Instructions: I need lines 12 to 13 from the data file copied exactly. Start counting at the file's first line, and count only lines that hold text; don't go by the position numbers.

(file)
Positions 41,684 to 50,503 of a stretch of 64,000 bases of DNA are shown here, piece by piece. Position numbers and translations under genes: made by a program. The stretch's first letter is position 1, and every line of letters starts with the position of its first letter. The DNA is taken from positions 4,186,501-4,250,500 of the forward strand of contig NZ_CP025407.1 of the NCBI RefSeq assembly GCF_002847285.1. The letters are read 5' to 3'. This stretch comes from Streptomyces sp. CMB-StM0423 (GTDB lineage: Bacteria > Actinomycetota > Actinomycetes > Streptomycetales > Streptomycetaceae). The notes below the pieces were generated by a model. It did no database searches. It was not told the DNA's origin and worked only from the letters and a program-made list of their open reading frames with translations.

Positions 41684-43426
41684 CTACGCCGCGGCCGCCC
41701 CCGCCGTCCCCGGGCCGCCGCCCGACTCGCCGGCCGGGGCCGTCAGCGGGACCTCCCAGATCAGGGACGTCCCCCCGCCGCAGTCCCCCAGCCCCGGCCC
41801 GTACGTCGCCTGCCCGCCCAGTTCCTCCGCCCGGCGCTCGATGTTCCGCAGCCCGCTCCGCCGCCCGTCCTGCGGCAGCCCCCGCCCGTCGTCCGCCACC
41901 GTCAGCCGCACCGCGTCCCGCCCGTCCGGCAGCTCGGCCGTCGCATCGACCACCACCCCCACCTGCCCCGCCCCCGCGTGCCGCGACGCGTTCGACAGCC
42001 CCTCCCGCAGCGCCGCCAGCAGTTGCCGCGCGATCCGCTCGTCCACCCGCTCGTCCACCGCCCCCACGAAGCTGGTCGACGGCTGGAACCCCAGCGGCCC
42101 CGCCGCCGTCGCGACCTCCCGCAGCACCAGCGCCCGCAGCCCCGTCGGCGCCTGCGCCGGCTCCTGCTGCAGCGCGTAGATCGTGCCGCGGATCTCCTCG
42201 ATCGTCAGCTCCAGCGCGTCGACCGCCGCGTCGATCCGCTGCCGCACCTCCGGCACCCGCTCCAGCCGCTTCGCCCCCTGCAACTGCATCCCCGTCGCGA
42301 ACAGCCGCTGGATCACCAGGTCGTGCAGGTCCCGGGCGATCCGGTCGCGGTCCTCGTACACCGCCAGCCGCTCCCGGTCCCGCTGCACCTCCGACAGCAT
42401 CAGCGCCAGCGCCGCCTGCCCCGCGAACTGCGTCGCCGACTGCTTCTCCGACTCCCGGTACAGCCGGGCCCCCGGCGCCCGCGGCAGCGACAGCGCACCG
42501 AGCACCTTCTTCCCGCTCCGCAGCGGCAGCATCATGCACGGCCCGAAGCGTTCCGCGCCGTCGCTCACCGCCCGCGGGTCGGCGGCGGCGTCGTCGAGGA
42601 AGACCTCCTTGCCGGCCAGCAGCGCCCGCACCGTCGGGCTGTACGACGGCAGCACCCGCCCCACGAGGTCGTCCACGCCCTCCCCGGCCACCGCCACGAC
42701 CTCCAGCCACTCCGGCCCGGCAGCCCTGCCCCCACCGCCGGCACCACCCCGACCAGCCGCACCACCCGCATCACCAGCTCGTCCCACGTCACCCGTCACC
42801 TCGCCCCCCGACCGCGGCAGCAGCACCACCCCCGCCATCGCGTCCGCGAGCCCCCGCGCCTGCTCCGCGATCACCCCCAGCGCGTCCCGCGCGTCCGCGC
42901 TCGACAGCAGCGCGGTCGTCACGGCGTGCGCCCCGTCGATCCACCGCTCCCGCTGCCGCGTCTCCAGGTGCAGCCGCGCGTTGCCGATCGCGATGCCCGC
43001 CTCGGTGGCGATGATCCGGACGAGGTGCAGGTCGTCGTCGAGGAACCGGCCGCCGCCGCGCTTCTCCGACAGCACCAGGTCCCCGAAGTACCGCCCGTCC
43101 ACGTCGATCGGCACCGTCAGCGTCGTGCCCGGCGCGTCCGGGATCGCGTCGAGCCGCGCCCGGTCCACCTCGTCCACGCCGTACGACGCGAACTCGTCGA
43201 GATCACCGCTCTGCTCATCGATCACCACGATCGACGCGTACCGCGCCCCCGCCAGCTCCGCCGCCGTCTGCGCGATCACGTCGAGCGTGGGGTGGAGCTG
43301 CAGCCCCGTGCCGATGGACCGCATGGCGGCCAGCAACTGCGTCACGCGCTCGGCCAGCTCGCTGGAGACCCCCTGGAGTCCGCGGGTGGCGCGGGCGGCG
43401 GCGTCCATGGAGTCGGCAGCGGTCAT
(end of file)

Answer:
42501 AGCACCTTCTTCCCGCTCCGCAGCGGCAGCATCATGCACGGCCCGAAGCGTTCCGCGCCGTCGCTCACCGCCCGCGGGTCGGCGGCGGCGTCGTCGAGGA
42601 AGACCTCCTTGCCGGCCAGCAGCGCCCGCACCGTCGGGCTGTACGACGGCAGCACCCGCCCCACGAGGTCGTCCACGCCCTCCCCGGCCACCGCCACGAC